September 6, 2010

City of Gold: Pierre Berton, 1950s



Friend Rich left some comments and links to this video. Thanks Rich! Here is the YouTube writeup.

This classic short film from Pierre Berton depicts the Klondike gold rush at its peak, when would-be prospectors struggled through harsh conditions to reach the fabled gold fields over 3000 km north of civilization. Using a collection of still photographs, the film juxtaposes the Dawson City at the height of the gold rush with its bustling taverns and dance halls with the more tranquil Dawson City of the present.














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10 comments:

  1. Jeff: Thank-you for making the link for the wonderful Pierre Berton mini film 'front and center' for fellow blogster's. :)

    I just read a fairly humorous paragrapgh in Pierre Bertons 'Klondike Fever'.

    It involves the very honest and 'strictly by the rule book' Canadian land surveyor William Olgilvie....and an Irishshman stampeder named Jim White.

    Here is the passage:...so eloquently shared by Mr. Berton:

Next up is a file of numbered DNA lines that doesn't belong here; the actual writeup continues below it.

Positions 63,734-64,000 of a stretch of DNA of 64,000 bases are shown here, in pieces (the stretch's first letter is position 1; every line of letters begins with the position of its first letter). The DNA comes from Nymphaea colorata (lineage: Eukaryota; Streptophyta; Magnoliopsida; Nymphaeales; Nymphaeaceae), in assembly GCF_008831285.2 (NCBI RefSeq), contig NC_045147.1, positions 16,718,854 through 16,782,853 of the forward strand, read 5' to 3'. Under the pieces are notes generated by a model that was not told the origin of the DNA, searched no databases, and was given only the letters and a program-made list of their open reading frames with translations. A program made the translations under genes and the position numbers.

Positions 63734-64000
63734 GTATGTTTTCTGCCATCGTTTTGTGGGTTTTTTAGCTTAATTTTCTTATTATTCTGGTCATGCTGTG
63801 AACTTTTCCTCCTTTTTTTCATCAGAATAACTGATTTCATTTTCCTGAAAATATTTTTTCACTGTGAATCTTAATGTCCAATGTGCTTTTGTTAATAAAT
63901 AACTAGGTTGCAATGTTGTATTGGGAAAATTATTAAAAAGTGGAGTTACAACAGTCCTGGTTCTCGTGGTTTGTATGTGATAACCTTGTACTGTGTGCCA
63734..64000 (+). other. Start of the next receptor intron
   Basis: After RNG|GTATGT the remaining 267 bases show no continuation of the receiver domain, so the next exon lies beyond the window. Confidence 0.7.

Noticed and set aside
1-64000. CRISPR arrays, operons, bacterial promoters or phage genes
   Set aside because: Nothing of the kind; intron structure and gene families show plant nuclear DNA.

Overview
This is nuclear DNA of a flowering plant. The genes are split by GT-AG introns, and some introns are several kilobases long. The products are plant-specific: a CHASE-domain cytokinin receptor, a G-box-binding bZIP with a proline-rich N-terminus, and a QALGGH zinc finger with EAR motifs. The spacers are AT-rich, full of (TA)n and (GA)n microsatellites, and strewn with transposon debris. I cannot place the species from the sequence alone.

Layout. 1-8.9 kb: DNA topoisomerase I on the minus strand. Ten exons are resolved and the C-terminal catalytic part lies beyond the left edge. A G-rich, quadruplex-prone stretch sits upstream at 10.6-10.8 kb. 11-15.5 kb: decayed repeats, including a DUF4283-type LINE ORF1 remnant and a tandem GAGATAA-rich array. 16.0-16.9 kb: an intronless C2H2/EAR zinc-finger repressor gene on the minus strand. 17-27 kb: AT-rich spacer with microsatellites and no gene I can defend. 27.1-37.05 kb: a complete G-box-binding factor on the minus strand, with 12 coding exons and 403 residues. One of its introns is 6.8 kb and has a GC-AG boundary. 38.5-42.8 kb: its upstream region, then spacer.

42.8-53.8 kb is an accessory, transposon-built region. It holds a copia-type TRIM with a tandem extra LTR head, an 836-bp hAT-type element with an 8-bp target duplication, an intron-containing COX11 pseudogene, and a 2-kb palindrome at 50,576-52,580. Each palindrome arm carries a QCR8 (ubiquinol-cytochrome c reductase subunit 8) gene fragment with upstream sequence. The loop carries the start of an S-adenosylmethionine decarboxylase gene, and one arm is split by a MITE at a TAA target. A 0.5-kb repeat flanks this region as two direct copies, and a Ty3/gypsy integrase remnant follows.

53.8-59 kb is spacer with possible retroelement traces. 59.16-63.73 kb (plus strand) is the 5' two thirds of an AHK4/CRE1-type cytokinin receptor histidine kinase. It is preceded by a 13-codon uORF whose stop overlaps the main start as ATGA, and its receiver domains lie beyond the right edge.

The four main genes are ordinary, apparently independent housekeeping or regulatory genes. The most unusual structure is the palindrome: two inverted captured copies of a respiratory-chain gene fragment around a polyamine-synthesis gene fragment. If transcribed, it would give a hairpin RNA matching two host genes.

"As the maximum legal stake was five hundred feet,many oversize claims were chopped down by Olgilvie's survey, leaving thin wedges of land sandwiched in between the new boundries. These fractional claims could be very valuable: one on Elderado,for instance, just twelve feet wide, was thought to be worth between ten and twenty thousand dollars, and another, a mere five inches wide, was sold to the owner of an adjacent claim for five hundred. Jim White, an Irishman from Circle City, was convinced there was a fraction between Thirty-Six and Thirty-Seven Elderado.
    He staked it and used the ground in an effort to bully the owners on either side to come to terms with him.
    He waited on tenderhooks for Ogilvie's survey to set the proper dimensions. In order to 'madden' White, whom he [Olgilvie] considered a scoundrel and and a blackmailer, Olgilvie deliberately delayed the the work. When the ground was finally surveyed, the fraction turned out to be just three inches wide.
    For the rest of his days its owner smarted under the nickname of Three-Inch White.

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  2. Great story Rich! Thanks for sharing it.

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  3. Fun Question: [I would not doubt Jeff knows the answer :)]. I found this to be a fascinating little tid-bit.

    The Palace Grand Dance Hall in Dawson City was said to be the "most lavish establishment in the North".

    It still stands tody: http://travelyukon.com/About%20Yukon/Yukon%20Communities/Dawson%20City

    The Palace Grand was restored in 1962. The lobby bar at the Palace Grand "long since vanished".

    Question: During the restoration...how was the exact location of the original bar ascertained?

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  4. You better start doubting... I don't know the answer! Lol.